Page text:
I was evicted from my apartment on friday due to financial hardship/nonpayment of rent. I am currently staying with my boyfriend at the same apartment complex. The leasing manager here posted a notice on my boyfriend's door sttating the following; "I have been told by many residents that [myself] is living in your apartment. [Myself] is not allowed at [Complex Name] Apartments. If she is reported to your unit again, I will call the police." In the RE line of the letter, he wrote, "Trespassing". I've been looking online to see if he has a right to contact the police to have me removed. I have not received at notice other than the original demand for rent or premises. Please tell me what my options are, if any.Continued ...During the eviction, they failed to remove some very valuable items from my apartment including, but not limited to; jewelry, important documents, etc. I have looked at the C.R.S. as well as some relevant Colorado case law, however, I am unable to get a clear answer on whether the leasing manager (acting in place of the landlord) is able to keep these items legally (possibly as a landlord lien?). I have been told that the leasing manager had maintenance go through my old apartment and threw everything left from what they did not remove during the eviction away. Please help. I have irreplaceable sentimental jewelry and vital documents I'm afraid I will never see again! Monetarily, the jewelry is not worth much (maybe two hundred dollars tops). My oldest friend is a Sherriff in another county in CO and told me they only have an hour to get all of your belongings out while evicting. What happens when they don't get everything? Can you please tell me what the law says? I'm desperate!
Excellent analysis and suggestions by Mr. Murillo. Normally, if you are evicted from one unit simply for non-payment of rent - not for criminal conduct, excessive noise, or another act that would violate the terms of your lease - the landlord can not prohibit you from staying in another unit.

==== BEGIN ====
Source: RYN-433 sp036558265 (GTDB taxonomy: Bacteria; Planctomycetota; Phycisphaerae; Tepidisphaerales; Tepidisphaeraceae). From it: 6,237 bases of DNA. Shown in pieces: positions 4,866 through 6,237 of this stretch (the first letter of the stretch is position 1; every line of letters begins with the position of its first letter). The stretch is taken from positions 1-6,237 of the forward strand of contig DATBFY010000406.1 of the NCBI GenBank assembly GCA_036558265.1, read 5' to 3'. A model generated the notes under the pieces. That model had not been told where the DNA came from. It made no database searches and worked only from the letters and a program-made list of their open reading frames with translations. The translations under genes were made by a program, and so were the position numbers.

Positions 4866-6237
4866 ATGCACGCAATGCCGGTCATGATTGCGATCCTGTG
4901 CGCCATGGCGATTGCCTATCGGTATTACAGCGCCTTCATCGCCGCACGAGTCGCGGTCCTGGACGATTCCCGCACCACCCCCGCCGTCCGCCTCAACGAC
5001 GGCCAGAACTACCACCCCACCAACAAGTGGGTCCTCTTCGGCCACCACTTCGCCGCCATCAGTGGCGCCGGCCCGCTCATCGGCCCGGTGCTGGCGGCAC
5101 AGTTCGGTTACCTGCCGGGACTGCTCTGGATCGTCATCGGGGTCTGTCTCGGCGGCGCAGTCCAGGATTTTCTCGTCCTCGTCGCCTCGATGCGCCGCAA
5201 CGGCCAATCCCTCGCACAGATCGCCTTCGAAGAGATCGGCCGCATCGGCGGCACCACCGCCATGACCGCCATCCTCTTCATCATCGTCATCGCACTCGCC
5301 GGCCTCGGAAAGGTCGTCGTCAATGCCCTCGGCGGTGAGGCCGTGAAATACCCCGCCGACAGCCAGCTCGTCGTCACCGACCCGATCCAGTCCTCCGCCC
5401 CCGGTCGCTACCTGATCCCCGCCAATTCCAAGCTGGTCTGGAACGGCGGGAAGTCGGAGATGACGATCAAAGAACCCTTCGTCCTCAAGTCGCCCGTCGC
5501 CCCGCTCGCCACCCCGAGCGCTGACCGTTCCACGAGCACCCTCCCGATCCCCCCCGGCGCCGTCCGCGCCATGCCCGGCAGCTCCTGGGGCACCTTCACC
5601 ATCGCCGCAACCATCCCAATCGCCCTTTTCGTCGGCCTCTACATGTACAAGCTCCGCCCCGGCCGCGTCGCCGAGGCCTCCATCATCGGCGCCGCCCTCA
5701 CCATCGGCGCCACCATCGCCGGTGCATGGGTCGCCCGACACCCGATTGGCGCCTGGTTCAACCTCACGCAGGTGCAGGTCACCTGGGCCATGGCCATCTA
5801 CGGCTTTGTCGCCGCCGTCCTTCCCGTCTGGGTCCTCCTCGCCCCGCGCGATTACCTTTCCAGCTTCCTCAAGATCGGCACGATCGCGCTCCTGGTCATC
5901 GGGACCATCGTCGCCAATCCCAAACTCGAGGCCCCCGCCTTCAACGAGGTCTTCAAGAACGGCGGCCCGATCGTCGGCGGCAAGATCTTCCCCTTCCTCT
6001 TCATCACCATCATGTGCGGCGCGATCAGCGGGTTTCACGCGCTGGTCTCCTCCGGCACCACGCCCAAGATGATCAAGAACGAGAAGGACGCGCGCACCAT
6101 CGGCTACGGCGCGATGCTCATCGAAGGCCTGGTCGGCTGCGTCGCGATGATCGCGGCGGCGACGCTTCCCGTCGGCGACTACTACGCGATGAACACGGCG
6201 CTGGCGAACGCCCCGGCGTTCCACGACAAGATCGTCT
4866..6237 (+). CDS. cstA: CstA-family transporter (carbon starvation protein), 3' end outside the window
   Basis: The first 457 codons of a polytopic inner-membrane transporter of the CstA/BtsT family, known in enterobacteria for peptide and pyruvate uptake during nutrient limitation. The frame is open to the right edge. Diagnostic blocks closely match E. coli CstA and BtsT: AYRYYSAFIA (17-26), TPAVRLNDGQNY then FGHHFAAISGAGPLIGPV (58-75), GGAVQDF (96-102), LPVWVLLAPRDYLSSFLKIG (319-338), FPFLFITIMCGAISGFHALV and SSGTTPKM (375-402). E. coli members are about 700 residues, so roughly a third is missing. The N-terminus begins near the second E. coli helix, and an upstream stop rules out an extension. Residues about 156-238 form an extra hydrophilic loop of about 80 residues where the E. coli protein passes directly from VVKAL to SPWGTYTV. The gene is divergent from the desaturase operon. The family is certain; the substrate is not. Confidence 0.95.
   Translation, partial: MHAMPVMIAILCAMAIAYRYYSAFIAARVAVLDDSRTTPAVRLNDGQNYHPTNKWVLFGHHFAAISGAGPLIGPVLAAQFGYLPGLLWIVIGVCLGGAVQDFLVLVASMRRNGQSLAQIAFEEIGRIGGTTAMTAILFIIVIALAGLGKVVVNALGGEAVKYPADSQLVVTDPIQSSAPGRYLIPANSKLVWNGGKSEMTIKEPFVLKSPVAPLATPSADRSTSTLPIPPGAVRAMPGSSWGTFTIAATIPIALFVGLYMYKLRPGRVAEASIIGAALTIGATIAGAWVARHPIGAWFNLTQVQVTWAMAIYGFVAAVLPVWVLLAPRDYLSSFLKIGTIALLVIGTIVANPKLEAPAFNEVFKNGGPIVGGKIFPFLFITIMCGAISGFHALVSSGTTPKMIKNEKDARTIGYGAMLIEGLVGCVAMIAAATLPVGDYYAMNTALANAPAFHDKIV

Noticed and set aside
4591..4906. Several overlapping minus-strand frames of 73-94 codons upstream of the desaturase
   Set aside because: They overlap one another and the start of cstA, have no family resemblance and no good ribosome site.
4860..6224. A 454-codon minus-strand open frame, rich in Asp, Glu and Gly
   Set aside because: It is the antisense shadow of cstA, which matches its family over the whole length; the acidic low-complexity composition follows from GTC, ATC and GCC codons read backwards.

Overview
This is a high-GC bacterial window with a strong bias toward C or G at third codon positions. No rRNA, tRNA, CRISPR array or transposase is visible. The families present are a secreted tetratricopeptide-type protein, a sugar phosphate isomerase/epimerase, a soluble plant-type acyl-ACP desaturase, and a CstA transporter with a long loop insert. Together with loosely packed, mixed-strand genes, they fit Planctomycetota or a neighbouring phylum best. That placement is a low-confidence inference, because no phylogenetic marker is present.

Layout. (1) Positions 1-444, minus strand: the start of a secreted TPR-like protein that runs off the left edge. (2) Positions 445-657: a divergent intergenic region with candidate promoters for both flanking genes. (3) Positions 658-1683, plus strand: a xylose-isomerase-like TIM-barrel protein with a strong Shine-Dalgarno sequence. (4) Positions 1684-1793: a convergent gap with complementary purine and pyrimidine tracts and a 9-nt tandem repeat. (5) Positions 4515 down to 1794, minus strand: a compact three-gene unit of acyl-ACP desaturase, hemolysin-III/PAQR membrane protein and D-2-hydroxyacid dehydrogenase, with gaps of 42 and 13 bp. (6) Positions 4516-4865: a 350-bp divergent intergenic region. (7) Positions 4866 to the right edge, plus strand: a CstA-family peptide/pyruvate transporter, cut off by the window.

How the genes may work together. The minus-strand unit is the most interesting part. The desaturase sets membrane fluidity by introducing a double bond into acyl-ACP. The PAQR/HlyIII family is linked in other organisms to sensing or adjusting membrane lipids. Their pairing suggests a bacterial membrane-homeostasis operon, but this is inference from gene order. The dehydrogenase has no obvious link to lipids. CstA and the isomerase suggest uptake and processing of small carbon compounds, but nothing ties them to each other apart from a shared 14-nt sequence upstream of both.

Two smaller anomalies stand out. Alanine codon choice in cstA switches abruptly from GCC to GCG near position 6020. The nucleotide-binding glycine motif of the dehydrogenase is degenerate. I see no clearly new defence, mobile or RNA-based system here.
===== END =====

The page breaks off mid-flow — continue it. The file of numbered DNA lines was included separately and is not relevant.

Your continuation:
However, as Mr. Murillo pointed out, if your boyfriend's lease has a prohibition on the number of occupants, the length of time that a guest can reside there, etc., then he could possibly be in violation of his lease agreement. As Mr. Murillo suggested, look at the lease agreement. It appears that they are trying to implement there own type of restraining order prohibiting you from even being at his unit. However, they simply do not have the right to do so. A restraining order can only be issued by a county court judge and an injunction can only be issued by a district court judge. From what you have told us, there is simply no basis for a restraining order or an injunction preventing you from being on the premises. So, their claim that they will call the police and have you arrested for trespass appears to be simply a scare tactic and not based in fact.
The rights and obligations of your boyfriend is provided in his lease and any related documents under that lease. Unless that lease provides that the complex can say who may or may not stay at the unit, their claim is baseless. Some leases provide that a guest can only stay for a certain amount of time or other conditions. It all depends on the exact lease terms.
Review the lease and all related documents (like rules and regulations). If possible, speak with a landlord-tenant lawyer if you have questions. If you cannot afford an attorney, you may qualify for free or reduced fee legal services from Colorado Legal Services. Contact them and see if they can assist. Good luck.
This answer is for informational purposes only and is not legal advice regarding your question and does not establish an attorney-client relationship.
Our Rating is calculated using information the lawyer has included on their profile in addition to the information we collect from state bar associations and other organizations that license legal professionals. Attorneys who claim their profiles and provide Avvo with more information tend to have a higher rating than those who do not.What determines Avvo Rating?Experience & background
Years licensed, work experience, educationLegal community recognition
Peer endorsements, associations, awardsLegal thought leadership
Publications, speaking engagementsDiscipline